They had only just left when suddenly a man was brought to him, a dumb demoniac. And when the devil was driven out, the dumb man spoke and the people were amazed and said, ‘Nothing like this has ever been seen in Israel.’ But the Pharisees said, ‘It is through the prince of devils that he drives out devils. ‘Jesus made a tour through all the towns and villages, teaching in their synagogues, proclaiming the good news of the kingdom and curing all kinds of disease and all kinds of illness. And when he saw the crowds he felt sorry for them because they were harassed and dejected, like sheep without a shepherd. Then he said to his disciples, ‘The harvest is rich but the labourers are few, so ask the Lord of the harvest to send out labourers to his harvest.’
In today’s Gospel, the Pharisees make a serious and absurd accusation to the Lord: “It is through the prince of devils that he drives out devils”. Here we are faced with the great danger of committing the sin against the Holy Spirit.
The sin against the Holy Spirit consists in acting with full consciousness against that which is recognised as revealed by God, and, consequently, deliberately shutting oneself off from the truth. In the case of the Devil, we can rightly assume that this abyss of malice dwells in him; whereas in the case of individuals we cannot say with certainty, since we are incapable of knowing the depths of their soul and spirit. Only God knows it!
However, the Pharisees’ accusations of Jesus are extremely dangerous, because the words they have heard from his mouth and the deeds they have seen him do should be enough for them to believe. That is why Jesus laments the stubbornness of their hearts (cf. Mk 3:5). Stubbornness is a form of closedness of heart and will. To see the hand of the Devil in the deliverance of a possessed person is a sign of a high degree of blindness, which goes hand in hand with perversity of heart. In this unhealthy combination, even sin against the Holy Spirit can arise.
Jesus sees so many people who are like sheep without a shepherd, and it would seem that His gaze falls on our times as well. We are badly lacking in shepherds, who proclaim the faith with courage and wisdom to those who do not yet believe, and lead those who already believe to safe and fruitful pastures. Instead, we are sadly faced with much confusion, and the question of why the Church no longer speaks with the same clarity and forcefulness that used to characterise her is becoming ever more urgent.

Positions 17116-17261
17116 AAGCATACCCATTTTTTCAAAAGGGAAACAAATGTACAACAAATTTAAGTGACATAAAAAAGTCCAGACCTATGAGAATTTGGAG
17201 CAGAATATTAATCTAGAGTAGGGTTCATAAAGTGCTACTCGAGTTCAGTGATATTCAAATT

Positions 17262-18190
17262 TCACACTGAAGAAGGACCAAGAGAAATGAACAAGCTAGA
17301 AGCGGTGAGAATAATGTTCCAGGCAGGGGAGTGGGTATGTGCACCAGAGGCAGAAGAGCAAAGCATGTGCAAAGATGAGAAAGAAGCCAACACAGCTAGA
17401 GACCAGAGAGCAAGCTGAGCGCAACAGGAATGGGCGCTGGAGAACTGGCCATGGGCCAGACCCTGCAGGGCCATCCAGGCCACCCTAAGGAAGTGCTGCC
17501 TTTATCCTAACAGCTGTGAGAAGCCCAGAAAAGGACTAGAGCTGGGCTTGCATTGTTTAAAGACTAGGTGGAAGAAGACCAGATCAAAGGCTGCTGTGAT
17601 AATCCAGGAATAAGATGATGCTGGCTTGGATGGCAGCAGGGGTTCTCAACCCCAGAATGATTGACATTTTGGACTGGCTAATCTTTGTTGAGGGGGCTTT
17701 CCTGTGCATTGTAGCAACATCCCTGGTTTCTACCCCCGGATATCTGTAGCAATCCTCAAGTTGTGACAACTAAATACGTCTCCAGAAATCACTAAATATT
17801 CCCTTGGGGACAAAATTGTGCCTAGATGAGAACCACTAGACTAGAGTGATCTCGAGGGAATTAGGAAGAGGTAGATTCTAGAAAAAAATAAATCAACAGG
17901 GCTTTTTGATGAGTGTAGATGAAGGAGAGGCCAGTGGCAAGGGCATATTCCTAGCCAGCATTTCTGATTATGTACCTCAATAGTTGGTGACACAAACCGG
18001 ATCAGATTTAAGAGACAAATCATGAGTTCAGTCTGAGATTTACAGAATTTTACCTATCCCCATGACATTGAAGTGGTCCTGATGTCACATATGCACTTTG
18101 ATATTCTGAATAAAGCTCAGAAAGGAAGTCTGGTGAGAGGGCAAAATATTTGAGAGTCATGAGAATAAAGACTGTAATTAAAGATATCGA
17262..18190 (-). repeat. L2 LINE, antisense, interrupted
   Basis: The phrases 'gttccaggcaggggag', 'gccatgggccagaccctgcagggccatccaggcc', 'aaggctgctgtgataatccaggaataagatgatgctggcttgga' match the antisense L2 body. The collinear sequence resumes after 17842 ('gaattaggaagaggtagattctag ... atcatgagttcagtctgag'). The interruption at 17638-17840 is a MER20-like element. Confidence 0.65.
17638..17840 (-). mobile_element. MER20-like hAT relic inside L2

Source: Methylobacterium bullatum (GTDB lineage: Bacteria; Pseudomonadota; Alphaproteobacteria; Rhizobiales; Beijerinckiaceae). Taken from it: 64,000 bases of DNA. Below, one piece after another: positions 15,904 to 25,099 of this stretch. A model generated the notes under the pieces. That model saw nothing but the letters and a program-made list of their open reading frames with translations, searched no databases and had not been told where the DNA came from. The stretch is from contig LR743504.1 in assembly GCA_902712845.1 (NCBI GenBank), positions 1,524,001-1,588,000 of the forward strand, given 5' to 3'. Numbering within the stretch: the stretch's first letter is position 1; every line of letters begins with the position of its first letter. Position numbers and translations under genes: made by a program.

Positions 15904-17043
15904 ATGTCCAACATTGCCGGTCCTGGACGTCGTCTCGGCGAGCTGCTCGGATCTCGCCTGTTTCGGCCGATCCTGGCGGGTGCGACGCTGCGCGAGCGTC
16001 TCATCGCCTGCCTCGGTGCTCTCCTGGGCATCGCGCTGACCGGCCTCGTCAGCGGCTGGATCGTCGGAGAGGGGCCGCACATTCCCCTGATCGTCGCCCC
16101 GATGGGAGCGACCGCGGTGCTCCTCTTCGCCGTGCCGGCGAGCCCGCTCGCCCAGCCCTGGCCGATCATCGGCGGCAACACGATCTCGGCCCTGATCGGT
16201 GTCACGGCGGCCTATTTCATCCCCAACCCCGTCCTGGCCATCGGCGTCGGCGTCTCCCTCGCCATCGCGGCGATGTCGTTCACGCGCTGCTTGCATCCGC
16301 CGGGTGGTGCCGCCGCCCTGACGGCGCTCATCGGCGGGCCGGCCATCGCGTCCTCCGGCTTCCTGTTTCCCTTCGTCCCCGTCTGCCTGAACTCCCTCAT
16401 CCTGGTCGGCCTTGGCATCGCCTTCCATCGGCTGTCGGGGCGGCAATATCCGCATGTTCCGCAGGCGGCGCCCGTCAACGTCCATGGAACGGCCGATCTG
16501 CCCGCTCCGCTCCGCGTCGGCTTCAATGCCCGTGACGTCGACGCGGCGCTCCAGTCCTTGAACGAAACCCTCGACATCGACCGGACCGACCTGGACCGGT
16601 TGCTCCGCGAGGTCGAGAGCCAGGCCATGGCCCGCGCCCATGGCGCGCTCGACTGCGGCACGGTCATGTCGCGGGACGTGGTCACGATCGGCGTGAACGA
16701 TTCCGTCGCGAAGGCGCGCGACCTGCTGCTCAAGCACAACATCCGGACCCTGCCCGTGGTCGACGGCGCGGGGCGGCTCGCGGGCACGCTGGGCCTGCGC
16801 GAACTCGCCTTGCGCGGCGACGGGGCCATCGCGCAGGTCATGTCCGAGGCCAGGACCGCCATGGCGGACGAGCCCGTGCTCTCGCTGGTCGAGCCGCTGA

That is why today more than ever we must follow Jesus’ advice and ask for labourers for the harvest. We urgently need them: courageous bishops, priests faithful to doctrine, dedicated religious, especially those who support in contemplation those who actively work in the vineyard… We also need lay faithful who, living in the world, allow themselves to be shown by the Holy Spirit the ways to reach out to so many people. In this service of evangelisation we are never alone; it is the Holy Spirit who pushes us. That is why we also ask the Spirit of God to strengthen those who are already working in the harvest, so that they do not grow weary and their strength is always renewed to fulfil their mission: to teach, to proclaim, to heal sicknesses and diseases.
At this point, it is important to respect the hierarchy of values. First comes the salvation of the soul, and then comes the health of the body. This is why it is essential that we live our spiritual life as authentically as possible, because how can we proclaim the Lord if we are not filled with Him? How can our life itself become a silent proclamation, if we are far from fulfilling what faith teaches us and entrusts to us?
We cannot emphasise this enough: Let us take even more responsibility for our discipleship of the Lord, so that our plea for labourers for the harvest will be even more effective and God will hear it! Dear Lord, grant labourers to your Church!